Local,  State

Oil Company Withdraws Drilling Requests for Florida Wetlands

The Everglades and Big Cypress Preserve are home to endangered species such as the bald eagle and the West Indian Manatee. Some companies are pushing for them to also become home to well pads and oil excavation equipment. 

Oil drilling has been a long-standing subject of controversy for the Everglades and the surrounding wetlands. Thus, when Burnett Oil Co. announced its decision to withdraw its oil drilling permit requests until further notice, the decision garnered a lot of attention. 

In 2017 and 2018, the Texas-based oil company did seismic testing at Big Cypress National Preserve in an effort to determine the quantity of oil in the area. Then, in January 2022, Burnett submitted initial permitting applications. 

Big Cypress Preserve is a 729,000-acre area that lies beside Everglades National Park. It was labeled a preserve rather than a national park to allow access to the swamp for recreational activities such as hunting. It also allows people to live in the area and for the Miccosukee and Seminole Tribes to occupy the land. 

Though Burnett’s request marked only the first of several rounds of permitting, the initial applications indicated that Burnett intended to move forward with its oil drilling plans. The permits requested permission to construct two well pads as well as access roads in the preserve that would be used in the oil drilling process. 

Allie Hartmann works with Friends of the Everglades, a nonprofit organization that works to protect and preserve the Everglades, and also advocates for the adjacent Big Cypress Preserve. 

“We feel pretty strongly that any further industrial oil development in Big Cypress or anywhere else in the greater Everglades is not in the public interest for a variety of reasons,” Hartmann told the Florida Political Review. She went on to explain that some of these reasons include injury to native soils, greenhouse gas emissions, and threats to the endangered species that have made Big Cypress their home.

After deliberation, the National Park Service decided that a more thorough environmental impact statement on Burnett’s plans is necessary before the permit applications are either approved or denied. This prompted engineers working with Burnett to withdraw its applications “until the project is further along in the design process to adequately assess the Department’s permitting criteria.”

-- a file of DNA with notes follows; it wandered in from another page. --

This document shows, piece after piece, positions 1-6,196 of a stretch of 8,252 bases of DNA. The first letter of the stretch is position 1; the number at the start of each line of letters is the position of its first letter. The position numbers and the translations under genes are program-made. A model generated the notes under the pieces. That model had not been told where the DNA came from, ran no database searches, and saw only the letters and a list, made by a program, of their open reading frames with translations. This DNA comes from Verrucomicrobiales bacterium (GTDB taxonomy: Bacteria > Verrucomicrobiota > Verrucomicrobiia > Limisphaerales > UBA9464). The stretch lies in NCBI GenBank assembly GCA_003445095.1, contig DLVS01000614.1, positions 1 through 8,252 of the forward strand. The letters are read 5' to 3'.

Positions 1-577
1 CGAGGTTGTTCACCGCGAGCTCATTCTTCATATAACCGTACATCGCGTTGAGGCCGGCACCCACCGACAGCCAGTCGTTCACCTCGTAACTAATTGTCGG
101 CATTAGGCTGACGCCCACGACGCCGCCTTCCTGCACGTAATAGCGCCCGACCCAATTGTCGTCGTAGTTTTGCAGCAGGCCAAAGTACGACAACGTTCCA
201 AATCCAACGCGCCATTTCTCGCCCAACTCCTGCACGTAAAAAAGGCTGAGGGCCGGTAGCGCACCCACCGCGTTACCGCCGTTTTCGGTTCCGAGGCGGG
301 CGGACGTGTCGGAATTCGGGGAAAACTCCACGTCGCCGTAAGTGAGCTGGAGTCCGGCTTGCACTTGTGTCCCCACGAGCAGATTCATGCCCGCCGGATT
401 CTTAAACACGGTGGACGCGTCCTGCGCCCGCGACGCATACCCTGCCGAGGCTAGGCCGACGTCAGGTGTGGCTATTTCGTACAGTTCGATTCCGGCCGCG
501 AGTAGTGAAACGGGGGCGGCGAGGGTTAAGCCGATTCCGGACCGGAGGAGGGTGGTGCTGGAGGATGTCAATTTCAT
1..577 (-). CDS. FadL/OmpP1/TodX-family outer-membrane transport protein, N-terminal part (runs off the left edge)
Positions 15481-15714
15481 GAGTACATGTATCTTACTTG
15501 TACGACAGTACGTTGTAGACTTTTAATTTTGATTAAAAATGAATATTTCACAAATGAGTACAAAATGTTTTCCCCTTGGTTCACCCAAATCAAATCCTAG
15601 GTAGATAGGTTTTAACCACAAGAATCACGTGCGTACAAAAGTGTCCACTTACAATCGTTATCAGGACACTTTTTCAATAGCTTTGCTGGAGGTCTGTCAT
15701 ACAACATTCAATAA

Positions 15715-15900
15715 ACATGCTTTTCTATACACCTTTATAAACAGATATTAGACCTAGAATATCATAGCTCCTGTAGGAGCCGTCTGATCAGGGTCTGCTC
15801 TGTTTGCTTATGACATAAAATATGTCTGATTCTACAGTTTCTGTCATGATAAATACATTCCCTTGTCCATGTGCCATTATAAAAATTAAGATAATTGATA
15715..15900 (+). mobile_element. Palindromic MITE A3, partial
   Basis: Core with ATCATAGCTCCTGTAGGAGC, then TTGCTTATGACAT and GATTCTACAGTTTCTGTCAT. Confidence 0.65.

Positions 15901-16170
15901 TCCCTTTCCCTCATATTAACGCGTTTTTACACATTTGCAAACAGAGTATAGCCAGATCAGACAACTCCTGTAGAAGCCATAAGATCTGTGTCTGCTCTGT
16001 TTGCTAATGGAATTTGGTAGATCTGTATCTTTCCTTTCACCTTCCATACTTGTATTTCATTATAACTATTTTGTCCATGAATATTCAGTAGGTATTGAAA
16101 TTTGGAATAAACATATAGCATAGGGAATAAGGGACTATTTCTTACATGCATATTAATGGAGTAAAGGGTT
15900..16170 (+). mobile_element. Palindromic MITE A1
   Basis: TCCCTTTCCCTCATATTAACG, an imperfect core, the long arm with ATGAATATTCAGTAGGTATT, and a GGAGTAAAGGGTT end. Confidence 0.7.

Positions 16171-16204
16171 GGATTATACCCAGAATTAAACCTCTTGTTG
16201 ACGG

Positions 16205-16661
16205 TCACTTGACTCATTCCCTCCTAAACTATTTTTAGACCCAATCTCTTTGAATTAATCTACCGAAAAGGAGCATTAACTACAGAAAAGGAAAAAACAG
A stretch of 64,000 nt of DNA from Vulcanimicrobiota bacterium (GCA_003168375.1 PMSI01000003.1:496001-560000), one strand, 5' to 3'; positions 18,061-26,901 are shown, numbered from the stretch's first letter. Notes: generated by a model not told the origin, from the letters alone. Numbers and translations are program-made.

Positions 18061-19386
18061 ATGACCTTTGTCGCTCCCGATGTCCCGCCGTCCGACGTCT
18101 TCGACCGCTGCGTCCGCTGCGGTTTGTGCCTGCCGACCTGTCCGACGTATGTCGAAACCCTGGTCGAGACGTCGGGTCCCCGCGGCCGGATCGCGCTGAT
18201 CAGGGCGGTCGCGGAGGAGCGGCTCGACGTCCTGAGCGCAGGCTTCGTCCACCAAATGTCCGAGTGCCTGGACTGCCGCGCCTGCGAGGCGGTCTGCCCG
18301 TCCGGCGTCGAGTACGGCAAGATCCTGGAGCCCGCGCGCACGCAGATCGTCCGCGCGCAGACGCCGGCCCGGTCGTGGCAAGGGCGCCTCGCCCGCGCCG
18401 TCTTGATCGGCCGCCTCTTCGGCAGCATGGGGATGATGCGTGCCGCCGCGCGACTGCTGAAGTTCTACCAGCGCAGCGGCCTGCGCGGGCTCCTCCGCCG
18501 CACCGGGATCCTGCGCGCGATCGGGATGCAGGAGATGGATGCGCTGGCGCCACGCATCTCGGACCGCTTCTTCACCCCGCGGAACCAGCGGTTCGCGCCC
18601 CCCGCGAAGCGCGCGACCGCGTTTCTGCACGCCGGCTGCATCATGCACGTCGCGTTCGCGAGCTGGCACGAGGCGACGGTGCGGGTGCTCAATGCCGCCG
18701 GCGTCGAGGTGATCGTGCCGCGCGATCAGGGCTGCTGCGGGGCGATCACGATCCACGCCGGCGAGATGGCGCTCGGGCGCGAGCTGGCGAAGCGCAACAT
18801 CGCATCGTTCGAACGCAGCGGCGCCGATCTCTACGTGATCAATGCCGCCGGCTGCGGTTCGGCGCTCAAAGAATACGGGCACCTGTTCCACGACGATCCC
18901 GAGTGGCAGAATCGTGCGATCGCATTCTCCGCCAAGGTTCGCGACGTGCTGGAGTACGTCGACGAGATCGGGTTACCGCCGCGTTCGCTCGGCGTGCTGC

Last year, President Joe Biden issued a moratorium on new gas and oil leases on public lands, but this moratorium can be circumvented in Big Cypress. No federal leases are required for drilling in the preservation because the mineral rights under the surface are privately owned. 

The federal government still owns the surface property, and groups such as the National Resource Defense Council have urged policymakers to do all they can to protect the land and resources. “The risks of new oil development in Florida are simply not worth the minimal returns to a few private mineral owners,” the group wrote in a blog.

In addition to prompting activists to speak out, the possibility of oil drilling in Big Cypress has also reached the ears of state lawmakers. Florida’s entire congressional delegation has expressed its disapproval of oil drilling in Big Cypress and the Everglades. 

Hartmann stated that the bipartisan support of protecting the Everglades is positive. However, she also pointed out that lawmakers could be more proactive when actually creating policies. 

Hartmann explained this point through SB 2508, a recent Senate bill that prioritizes farmers getting water over sending it to the Everglades. She expressed concerns that some of the language in the bill may make it easier for oil drilling applications to be approved in the future. 

Nikki Fried, the current Florida Commissioner of Agriculture, is one politician who has been particularly outspoken regarding the oil drilling issue. In late December, she wrote a letter to the U.S. Secretary of the Interior Deb Haaland and National Park Service Director Charles Sams asking them to reject Burnett’s application for drilling. 

“The fate of this vast wilderness, part of the most unique and delicate ecosystem on Earth, hangs in the balance with these decisions before you,” wrote Fried. 

Burnett’s subsequent applications will now depend on the new environmental impact statement drafted by the National Park Service. Thus, the future of oil drilling in Big Cypress Preserve remains to be seen. 

Check out other recent articles from Florida Political Review here.

Featured Image: Big Cypress National Preserve. Unmodified photo by Wikimedia Commons used under a Creative Commons License. (https://bit.ly/3qciCzN)

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